Tobacco Asia

Volume 19, Number 4

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Page 62 of 83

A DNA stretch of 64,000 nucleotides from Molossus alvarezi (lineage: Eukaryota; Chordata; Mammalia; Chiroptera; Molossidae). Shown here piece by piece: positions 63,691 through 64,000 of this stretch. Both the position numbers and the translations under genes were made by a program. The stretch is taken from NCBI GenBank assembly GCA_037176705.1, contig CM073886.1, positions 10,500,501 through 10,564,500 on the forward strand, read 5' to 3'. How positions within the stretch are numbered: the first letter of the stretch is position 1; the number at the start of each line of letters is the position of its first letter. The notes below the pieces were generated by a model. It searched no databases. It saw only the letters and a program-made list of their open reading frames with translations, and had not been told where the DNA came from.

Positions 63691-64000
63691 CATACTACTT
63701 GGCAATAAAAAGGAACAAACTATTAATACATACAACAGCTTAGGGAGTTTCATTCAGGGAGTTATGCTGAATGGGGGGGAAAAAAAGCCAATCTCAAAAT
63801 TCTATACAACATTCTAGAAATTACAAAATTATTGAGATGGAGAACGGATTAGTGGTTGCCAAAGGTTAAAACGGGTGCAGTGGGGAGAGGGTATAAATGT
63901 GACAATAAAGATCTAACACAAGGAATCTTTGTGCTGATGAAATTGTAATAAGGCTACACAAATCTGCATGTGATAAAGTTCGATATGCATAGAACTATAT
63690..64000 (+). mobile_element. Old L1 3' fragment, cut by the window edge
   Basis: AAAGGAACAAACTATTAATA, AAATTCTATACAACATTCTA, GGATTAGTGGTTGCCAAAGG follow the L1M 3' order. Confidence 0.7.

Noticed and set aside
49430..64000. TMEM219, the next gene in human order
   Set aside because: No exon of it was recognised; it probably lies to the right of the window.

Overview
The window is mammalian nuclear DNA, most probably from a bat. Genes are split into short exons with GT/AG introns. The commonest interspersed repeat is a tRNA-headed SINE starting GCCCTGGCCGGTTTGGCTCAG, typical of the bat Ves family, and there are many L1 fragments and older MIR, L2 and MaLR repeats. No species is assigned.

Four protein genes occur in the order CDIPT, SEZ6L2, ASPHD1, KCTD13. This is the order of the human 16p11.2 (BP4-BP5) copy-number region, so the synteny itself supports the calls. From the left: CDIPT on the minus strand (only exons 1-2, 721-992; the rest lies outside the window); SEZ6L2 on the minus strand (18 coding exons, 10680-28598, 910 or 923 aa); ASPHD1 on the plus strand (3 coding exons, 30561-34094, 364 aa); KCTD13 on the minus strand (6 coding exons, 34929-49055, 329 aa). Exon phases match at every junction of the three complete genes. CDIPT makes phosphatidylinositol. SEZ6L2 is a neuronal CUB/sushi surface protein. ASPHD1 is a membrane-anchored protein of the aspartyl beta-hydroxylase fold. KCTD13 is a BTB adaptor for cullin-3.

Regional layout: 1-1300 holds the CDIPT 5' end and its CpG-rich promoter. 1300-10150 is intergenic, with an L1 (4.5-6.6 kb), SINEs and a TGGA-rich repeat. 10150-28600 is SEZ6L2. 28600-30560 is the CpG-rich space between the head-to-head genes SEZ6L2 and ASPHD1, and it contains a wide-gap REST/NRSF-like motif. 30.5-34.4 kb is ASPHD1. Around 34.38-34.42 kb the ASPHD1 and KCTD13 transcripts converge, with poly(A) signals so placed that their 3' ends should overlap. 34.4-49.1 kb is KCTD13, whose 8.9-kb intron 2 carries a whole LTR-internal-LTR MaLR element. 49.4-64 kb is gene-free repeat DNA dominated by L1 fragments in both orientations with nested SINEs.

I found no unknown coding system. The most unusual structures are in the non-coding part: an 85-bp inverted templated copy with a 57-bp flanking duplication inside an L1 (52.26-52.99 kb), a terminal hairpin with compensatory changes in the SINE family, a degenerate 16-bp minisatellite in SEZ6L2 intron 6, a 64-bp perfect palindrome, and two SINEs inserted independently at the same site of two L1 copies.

tobaccoasia 63 North Carolina – 160,000 acres, down 16%; Vir- ginia – 19,500 acres, down 13%; South Carolina – 14,300 acres, down 9%; and Georgia – 13,000 acres, down 13%. BURLEY: Total US – 84,000 acres, down 17%; Kentucky – 62,000 acres, down 18%; Ten- nessee – 13,000 acres, down 16%; Pennsylvania – 4,700 acres, down 7%; Ohio – 1,900 acres, down 5%; Virginia – 1,300 acres, down 13%; and North Carolina – 1,100 acres, down 21%. OTHER TYPES: Fire-cured (Kentucky/ Tennessee/Virginia) – 17,450 acres, down 6%. Dark air-cured (Kentucky/Tennessee) – 6,200 acres, up 1%. Cigar types (Connecticut/Massa- chusetts/Pennsylvania) – 4,500 acres, down 6%. Southern Maryland (Pa.) – 2,000 acres, no change. The Blue Mold Epidemic That Wasn't There was one piece of good news in the states: fears of an outbreak of the fungal disease blue mold dissipated as August began, as none of the several incidences of blue mold developed enough to become virulent. Back on June 2, there was justifiable concern when blue mold was found on burley transplants in Greene County in northeastern Tennessee. Cu- riously, the site was a greenhouse on the grounds of the University of Tennessee tobacco research station in Greeneville. No one expected the dis- ease to turn up in such an extremely controlled environment, with extreme sanitation. But as a state plant pathologist pointed out, the cause was apparently a shower of blue mold spores, presumably from the south, that was on such a small scale that affected only the one scale greenhouse. Such a transmission is perfectly credible given the nature of the disease, which is spread by wind- blown spores that drop to the surface when the wind subsides. The station staff destroyed all plants in the house and thoroughly sanitized it so that there certainly were no carried-over spores. But since this appearance occurred early in the season when extensive rains could reasonably be expected in the area, farmers and tobacco profes- sionals took a deep breath and hoped that blue mold would not make a comeback. It didn't. A small amount was found a few weeks later in a field near the greenhouse, and small amounts were also found in several nearby Tennessee counties and in Madison County, N.C, which adjoins Greene County to the south. But there was not enough to create an econom- ic problem in any of the locations. Some weren't even treated except for early topping, which makes the plant less attractive to the disease. A new fungicide was available to tobacco growers this season and another is expected next year. Both are effective on blue mold and more importantly, both are effective on the more prob- lematic disease black shank. Presidio, marketed by Valent, was in limited use on farms and report- edly performed well. Orondis from SynGenta is expected to do well against both diseases, hope- fully beginning in 2016. Still another, Zorvec from DuPont, which features low rates of application, could be labeled for tobacco in the not too distant future. Flue-cured leaf comes pouring off from a field near Winston-Salem, N.C. This farmer tries to harvest 100% of his crop with this me- chanical harvester, although the develop- ment of plants in the field sometimes prevents it. These migrant laborers cut and stick burley near Wilson, N.C.

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